GOTERM_MF_FAT GO:0005125 cytokine activity 13 3.3 1.03E-03 
  GOTERM_MF_FAT GO:0042379 chemokine receptor binding 1.8 1.16E-03 
  GOTERM_MF_FAT GO:0008009 chemokine activity 1.5 2.20E-03 
  GOTERM_MF_FAT GO:0016791 phosphatase activity 12 3.1 1.71E-02 
  GOTERM_MF_FAT GO:0016810 hydrolase activity, acting on carbon–nitrogen bonds 2.0 2.12E-02 
Down-regulated      
  GOTERM_BP_FAT GO:0016032 viral process 32 12.3 4.97E-06 
  GOTERM_BP_FAT GO:0044764 multiorganism cellular process 32 12.3 5.75E-06 
  GOTERM_BP_FAT GO:0022610 biological adhesion 46 17.7 5.76E-06 
  GOTERM_BP_FAT GO:0044403 symbiosis, encompassing mutualism through parasitism 32 12.3 9.55E-06 
  GOTERM_BP_FAT GO:0044419 interspecies interaction between organisms 32 12.3 9.55E-06 
  GOTERM_CC_FAT GO:0005912 adherens junction 37 14.2 8.19E-12 
  GOTERM_CC_FAT GO:0070161 anchoring junction 37 14.2 1.64E-11 
  GOTERM_CC_FAT GO:0070062 extracellular exosome 73 28.1 5.49E-08 
  GOTERM_CC_FAT GO:1903561 extracellular vesicle 73 28.1 6.76E-08 
  GOTERM_CC_FAT GO:0043230 extracellular organelle 73 28.1 6.86E-08 
  GOTERM_MF_FAT GO:0008092 cytoskeletal protein binding 31 11.9 1.30E-06 
  GOTERM_MF_FAT GO:0032403 protein complex binding 29 11.2 1.70E-06 
  GOTERM_MF_FAT GO:0050839 cell adhesion molecule binding 19 7.3 5.91E-05 
  GOTERM_MF_FAT GO:0044877 macromolecular complex binding 36 13.8 7.47E-05 
  GOTERM_MF_FAT GO:0098641 cadherin binding involved in cell-cell adhesion 14 5.4 1.70E-04 
*

Number of enriched genes in each term. If there were more than five terms enriched in this category, the top five terms based on P value were chosen.

Table 2
KEGG pathway analysis of DEGs associated with AD
CategoryTermCount*%P
Up-regulated      
KEGG_PATHWAY hsa04062 Chemokine signaling pathway 2.0 0.044 
KEGG_PATHWAY hsa04060 Cytokine–cytokine receptor interaction 2.3 0.061 
KEGG_PATHWAY hsa04064 NF-kappa B signaling pathway 1.3 0.065 
KEGG_PATHWAY hsa04012 ErbB signaling pathway 1.3 0.065 
KEGG_PATHWAY hsa05323 Rheumatoid arthritis 1.3 0.067 
Down-Regulated      
KEGG_PATHWAY hsa04520 Adherens junction 2.3 0.004 
KEGG_PATHWAY hsa04510 Focal adhesion 3.5 0.013 
KEGG_PATHWAY hsa04810 Regulation of actin cytoskeleton 3.5 0.015 
KEGG_PATHWAY hsa04530 Tight junction 1.9 0.044 
KEGG_PATHWAY hsa04512 ECM–receptor interaction 1.9 0.044 
CategoryTermCount*%P
Up-regulated      
KEGG_PATHWAY hsa04062 Chemokine signaling pathway 2.0 0.044 
KEGG_PATHWAY hsa04060 Cytokine–cytokine receptor interaction 2.3 0.061 
KEGG_PATHWAY hsa04064 NF-kappa B signaling pathway 1.3 0.065 
KEGG_PATHWAY hsa04012 ErbB signaling pathway 1.3 0.065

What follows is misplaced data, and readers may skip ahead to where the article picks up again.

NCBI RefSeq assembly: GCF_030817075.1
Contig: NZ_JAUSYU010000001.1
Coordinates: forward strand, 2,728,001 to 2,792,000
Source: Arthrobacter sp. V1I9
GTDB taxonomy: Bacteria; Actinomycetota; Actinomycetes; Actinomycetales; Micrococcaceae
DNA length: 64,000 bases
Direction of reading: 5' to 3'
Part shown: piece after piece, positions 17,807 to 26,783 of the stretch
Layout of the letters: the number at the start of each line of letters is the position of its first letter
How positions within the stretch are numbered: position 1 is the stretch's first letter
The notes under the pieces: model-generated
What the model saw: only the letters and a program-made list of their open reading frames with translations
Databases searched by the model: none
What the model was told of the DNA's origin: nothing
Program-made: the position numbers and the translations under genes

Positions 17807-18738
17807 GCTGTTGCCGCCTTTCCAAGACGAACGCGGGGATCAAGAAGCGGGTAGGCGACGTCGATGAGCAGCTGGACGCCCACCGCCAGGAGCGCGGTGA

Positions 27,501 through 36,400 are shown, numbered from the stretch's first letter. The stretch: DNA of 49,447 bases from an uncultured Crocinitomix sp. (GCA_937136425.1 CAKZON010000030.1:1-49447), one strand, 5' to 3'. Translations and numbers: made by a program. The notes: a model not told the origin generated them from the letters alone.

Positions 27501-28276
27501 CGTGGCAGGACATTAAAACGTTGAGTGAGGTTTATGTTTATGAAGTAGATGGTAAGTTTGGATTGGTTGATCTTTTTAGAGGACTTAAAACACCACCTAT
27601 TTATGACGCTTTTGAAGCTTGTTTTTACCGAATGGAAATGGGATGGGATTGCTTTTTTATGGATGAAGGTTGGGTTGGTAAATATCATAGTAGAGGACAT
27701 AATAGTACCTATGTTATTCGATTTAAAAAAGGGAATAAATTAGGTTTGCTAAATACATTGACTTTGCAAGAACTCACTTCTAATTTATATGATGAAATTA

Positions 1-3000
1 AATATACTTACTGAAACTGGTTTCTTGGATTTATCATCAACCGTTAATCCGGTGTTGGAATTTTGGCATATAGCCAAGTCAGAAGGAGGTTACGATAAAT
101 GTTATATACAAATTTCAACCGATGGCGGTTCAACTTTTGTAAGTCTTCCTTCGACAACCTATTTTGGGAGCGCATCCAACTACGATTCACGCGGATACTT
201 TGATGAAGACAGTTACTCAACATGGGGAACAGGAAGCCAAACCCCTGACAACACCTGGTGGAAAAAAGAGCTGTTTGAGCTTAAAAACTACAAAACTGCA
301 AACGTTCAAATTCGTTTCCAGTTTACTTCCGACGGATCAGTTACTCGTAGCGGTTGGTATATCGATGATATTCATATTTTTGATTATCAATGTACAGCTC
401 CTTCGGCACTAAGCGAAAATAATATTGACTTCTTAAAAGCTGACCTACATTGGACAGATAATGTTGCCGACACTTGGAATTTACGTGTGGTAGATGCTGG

KEGG_PATHWAY hsa05323 Rheumatoid arthritis 1.3 0.067 
Down-Regulated      
KEGG_PATHWAY hsa04520 Adherens junction 2.3 0.004 
KEGG_PATHWAY hsa04510 Focal adhesion 3.5 0.013 
KEGG_PATHWAY hsa04810 Regulation of actin cytoskeleton 3.5 0.015 
KEGG_PATHWAY hsa04530 Tight junction 1.9 0.044 
KEGG_PATHWAY hsa04512 ECM–receptor interaction 1.9 0.044 
*

Count: the number of enriched genes in each term. If there were more than five terms enriched in this category, the top five terms based on P value were chosen.

Protein–protein interaction network construction and analysis of modules

Based on the information in the STRING database, the top 10 hug nodes with higher degrees were screened (Table 3). Among these nodes, GAPDH showed the highest degree. A total of 594 nodes and 1651 edges were analyzed using plug-ins MCODE. The top 3 significant modules were selected, the functional annotation of the protein involved in the modules was summarized. Enrichment analysis showed that the proteins in modules 1–3 were mainly associated with the chemokine signaling pathway, Pathway in cancer, Oxytocin signaling pathway (Figure 3).

Top 3 modules from the protein-protein interaction network

Figure 3
Top 3 modules from the protein-protein interaction network

(A) module 1, (B) module 2, (C) module 3. Red: up-regulation; green: down-regulation. (D) the enriched pathways of the three modules (FDR< 0.0005).

Figure 3
Top 3 modules from the protein-protein interaction network

(A) module 1, (B) module 2, (C) module 3. Red: up-regulation; green: down-regulation. (D) the enriched pathways of the three modules (FDR< 0.0005).

Table 3
The top 10 hug nodes in protein–protein interaction network
Hub nodeInformationDegree
GAPDH Glyceraldehyde-3-phosphate dehydrogenase 89 
EGFR Epidermal growth factor receptor 69 
ACTB Actin, cytoplasmic 1 51 
ESR1 Estrogen receptor 46 
CDK1 Cyclin-dependent kinase1 44 
CXCL8 Interleukin-8 43 
CD44 CD44 antigen 41 
KRAS GTPase Kras 36 
PTGS2 Prostaglandin G/H synthase 2 33 
SMC3 Structural maintenance of chromosomes protein 3 27 
Hub nodeInformationDegree
GAPDH Glyceraldehyde-3-phosphate dehydrogenase 89 
EGFR Epidermal growth factor receptor 69 
ACTB Actin, cytoplasmic 1 51 
ESR1 Estrogen receptor 46 
CDK1 Cyclin-dependent kinase1 44 
CXCL8 Interleukin-8 43 
CD44 CD44 antigen 41 
KRAS GTPase Kras 36 
PTGS2 Prostaglandin G/H synthase 2 33 
SMC3 Structural maintenance of chromosomes protein 3 27 

Discussion